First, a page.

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Colonel Sanders’ Rocky Road to Founding KFC
Not many entrepreneurs can pull off the double act of launching a highly profitable company and serving as its most famous spokesperson.
Frank Perdue managed to do just that in the late 20th century with his Perdue Farms, as did Orville Redenbacher with his namesake popcorn, and Dave Thomas with his fast-food chain, Wendy’s.
But none did it with the panache of Kentucky Fried Chicken founder Colonel Harland Sanders, who paved the way for Thomas, his former employee, and the others with commercials that turned audiences on to his "finger-lickin' good" menu beginning in the 1960s.
Sanders made an indelible impression with his pristine white suit and a demeanor that showcased the wisdom of an old-timer who had poured his passion into a company. But his sunny appearance also masked the travails of a lifetime of hard work, encompassing his rise from itinerant beginnings and numerous failures to emerge as an unlikely rags-to-riches success story.
Sanders Bounced Around Before Settling in Kentucky
Born September 9, 1890, on a farm outside of Henryville, Indiana, Sanders was thrust into what became the foundation of his life's work at age five when his dad died and he learned to cook for himself and his younger siblings.
However, it would be a long and winding road before Sanders brought his cooking skills to paying customers. Dropping out of school in the seventh grade, he spent the next 28 years bouncing between roles including as a farmhand, streetcar and railroad conductor, U.S. Army soldier, lawyer, ferryboat operator, insurance salesman, and midwife. Many of those jobs ended following a show of his explosive temper. Along the way, he married his first wife, Josephine King, and had three children, which meant dragging his young family to various stops through the Midwest and South.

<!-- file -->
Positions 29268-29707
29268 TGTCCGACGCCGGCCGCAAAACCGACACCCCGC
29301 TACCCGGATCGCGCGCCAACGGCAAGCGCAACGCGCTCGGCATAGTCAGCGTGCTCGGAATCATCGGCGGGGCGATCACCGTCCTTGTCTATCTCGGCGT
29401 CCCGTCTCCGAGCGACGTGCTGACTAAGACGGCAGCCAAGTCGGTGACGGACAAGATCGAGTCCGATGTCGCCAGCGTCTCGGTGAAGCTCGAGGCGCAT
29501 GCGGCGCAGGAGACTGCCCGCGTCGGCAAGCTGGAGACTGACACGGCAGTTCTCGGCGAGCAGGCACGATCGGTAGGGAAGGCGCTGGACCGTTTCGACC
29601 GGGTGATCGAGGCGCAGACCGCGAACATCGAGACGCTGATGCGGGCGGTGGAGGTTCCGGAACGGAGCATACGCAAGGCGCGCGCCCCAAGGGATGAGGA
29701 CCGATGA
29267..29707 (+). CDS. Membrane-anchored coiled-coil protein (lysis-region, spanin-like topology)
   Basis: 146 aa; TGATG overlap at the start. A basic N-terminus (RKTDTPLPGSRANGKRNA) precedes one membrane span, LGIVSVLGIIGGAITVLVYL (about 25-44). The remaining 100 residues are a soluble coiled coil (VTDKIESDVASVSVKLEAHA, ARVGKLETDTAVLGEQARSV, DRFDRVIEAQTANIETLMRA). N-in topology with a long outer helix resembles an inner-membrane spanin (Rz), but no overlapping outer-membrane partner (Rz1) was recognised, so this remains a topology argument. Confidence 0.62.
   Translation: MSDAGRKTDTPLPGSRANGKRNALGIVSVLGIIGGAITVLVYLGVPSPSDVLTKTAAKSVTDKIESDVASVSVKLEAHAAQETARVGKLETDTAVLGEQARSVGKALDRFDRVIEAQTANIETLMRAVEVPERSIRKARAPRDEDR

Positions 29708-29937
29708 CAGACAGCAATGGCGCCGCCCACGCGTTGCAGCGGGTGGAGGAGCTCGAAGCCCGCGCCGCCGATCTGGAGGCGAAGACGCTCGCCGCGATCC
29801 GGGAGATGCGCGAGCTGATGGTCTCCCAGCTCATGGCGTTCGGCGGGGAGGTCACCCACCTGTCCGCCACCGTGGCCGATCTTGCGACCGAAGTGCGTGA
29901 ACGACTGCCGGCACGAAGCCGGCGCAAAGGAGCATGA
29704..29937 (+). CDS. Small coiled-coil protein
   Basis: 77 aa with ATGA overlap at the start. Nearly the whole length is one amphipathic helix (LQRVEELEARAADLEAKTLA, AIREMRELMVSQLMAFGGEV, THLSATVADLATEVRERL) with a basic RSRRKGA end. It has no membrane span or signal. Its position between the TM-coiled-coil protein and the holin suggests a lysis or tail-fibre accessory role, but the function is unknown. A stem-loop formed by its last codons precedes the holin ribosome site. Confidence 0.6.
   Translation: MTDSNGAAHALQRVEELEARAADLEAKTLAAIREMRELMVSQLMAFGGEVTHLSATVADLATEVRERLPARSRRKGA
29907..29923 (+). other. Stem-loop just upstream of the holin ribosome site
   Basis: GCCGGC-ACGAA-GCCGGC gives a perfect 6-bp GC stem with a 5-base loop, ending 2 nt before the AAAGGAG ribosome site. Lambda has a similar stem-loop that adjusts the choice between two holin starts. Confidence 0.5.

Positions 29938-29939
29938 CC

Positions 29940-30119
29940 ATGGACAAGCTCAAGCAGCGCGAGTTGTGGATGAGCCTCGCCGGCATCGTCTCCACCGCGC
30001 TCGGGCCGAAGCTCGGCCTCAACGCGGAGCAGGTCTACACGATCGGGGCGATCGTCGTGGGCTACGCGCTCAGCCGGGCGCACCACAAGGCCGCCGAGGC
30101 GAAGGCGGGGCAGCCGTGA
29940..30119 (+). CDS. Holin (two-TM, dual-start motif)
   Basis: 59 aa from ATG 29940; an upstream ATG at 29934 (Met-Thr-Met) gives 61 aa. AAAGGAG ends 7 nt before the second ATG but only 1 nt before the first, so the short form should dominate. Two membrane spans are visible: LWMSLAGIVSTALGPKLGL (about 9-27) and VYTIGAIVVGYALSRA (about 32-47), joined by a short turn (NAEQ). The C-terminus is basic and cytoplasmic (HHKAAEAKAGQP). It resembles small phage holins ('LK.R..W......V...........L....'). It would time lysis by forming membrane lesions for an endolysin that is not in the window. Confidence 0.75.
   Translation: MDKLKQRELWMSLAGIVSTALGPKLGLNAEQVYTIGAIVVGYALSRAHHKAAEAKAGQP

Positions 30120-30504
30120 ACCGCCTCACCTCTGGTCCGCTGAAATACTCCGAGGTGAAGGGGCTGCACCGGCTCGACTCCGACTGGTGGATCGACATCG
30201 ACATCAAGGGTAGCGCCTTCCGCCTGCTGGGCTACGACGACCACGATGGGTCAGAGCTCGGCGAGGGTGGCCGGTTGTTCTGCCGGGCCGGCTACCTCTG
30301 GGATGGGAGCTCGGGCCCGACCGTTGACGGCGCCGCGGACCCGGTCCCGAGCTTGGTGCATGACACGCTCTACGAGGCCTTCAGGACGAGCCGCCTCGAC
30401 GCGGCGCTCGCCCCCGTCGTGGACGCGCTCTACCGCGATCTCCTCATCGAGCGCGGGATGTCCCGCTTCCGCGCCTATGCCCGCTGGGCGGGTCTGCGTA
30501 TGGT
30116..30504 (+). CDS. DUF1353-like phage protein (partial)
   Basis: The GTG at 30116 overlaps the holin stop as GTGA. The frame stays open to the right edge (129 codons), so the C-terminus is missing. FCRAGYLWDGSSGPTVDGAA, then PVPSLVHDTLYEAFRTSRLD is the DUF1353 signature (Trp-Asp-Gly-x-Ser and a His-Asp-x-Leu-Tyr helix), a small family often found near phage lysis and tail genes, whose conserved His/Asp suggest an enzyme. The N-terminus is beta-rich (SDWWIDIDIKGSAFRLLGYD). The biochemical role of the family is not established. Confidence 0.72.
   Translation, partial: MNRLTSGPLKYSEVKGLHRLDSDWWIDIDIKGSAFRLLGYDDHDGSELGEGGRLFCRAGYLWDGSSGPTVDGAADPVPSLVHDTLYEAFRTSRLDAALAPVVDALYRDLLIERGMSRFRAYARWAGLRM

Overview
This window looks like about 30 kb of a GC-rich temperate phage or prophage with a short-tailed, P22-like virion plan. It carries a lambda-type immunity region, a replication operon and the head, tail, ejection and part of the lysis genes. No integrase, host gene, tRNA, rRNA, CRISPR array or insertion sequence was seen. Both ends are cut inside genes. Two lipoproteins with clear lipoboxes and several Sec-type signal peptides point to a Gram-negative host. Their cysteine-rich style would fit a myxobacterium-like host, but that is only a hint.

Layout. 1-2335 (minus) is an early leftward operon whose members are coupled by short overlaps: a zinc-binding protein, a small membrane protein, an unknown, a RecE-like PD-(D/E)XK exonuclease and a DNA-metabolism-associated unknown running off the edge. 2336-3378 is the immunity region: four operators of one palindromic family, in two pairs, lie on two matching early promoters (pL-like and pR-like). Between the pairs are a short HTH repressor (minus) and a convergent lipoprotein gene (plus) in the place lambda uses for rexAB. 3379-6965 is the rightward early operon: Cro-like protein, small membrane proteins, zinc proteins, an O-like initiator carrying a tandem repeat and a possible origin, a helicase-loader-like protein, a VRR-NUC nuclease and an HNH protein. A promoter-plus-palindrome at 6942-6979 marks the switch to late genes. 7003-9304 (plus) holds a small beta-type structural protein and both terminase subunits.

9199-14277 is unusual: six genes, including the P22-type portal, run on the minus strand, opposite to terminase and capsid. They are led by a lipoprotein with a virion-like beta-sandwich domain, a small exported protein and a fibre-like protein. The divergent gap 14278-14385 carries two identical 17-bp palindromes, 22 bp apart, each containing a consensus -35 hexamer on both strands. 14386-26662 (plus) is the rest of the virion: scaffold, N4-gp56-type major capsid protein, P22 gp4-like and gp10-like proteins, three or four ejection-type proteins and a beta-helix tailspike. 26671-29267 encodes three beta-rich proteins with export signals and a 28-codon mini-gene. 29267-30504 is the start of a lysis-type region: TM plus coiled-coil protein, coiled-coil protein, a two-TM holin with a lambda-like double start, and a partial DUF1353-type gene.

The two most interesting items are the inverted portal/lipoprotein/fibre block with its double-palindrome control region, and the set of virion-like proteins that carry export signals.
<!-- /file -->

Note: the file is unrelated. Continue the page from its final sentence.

In 1930, Sanders took over a Shell oil service station in Corbin, Kentucky. This stop also nearly became a brief life chapter when he was arrested for shooting a rival station owner, but instead it became his first long-term home and the starting point in his remarkable midlife transformation.
He Turned His Service Station Into a Popular Restaurant Destination
Taking a cue from the hungry travelers who stopped at his station, Sanders brought in a dining table and began offering a small selection of hot meals. When it became clear that an increasing supply of customers were showing up just for the food, he bought a neighboring property and opened the Sanders Café.
By 1935, Sanders was enough of a regional hotshot to earn the honorary designation of Kentucky colonel from Governor Ruby Laffoon. He also saw his restaurant's reputation expand thanks to positive reviews, including one that appeared in Duncan Hines' Adventures in Good Eating in 1939: "A very good place to stop en route to Cumberland Falls and the Great Smokies. Continuous 24-hour service. Sizzling steaks, fried chicken, country ham, hot biscuits."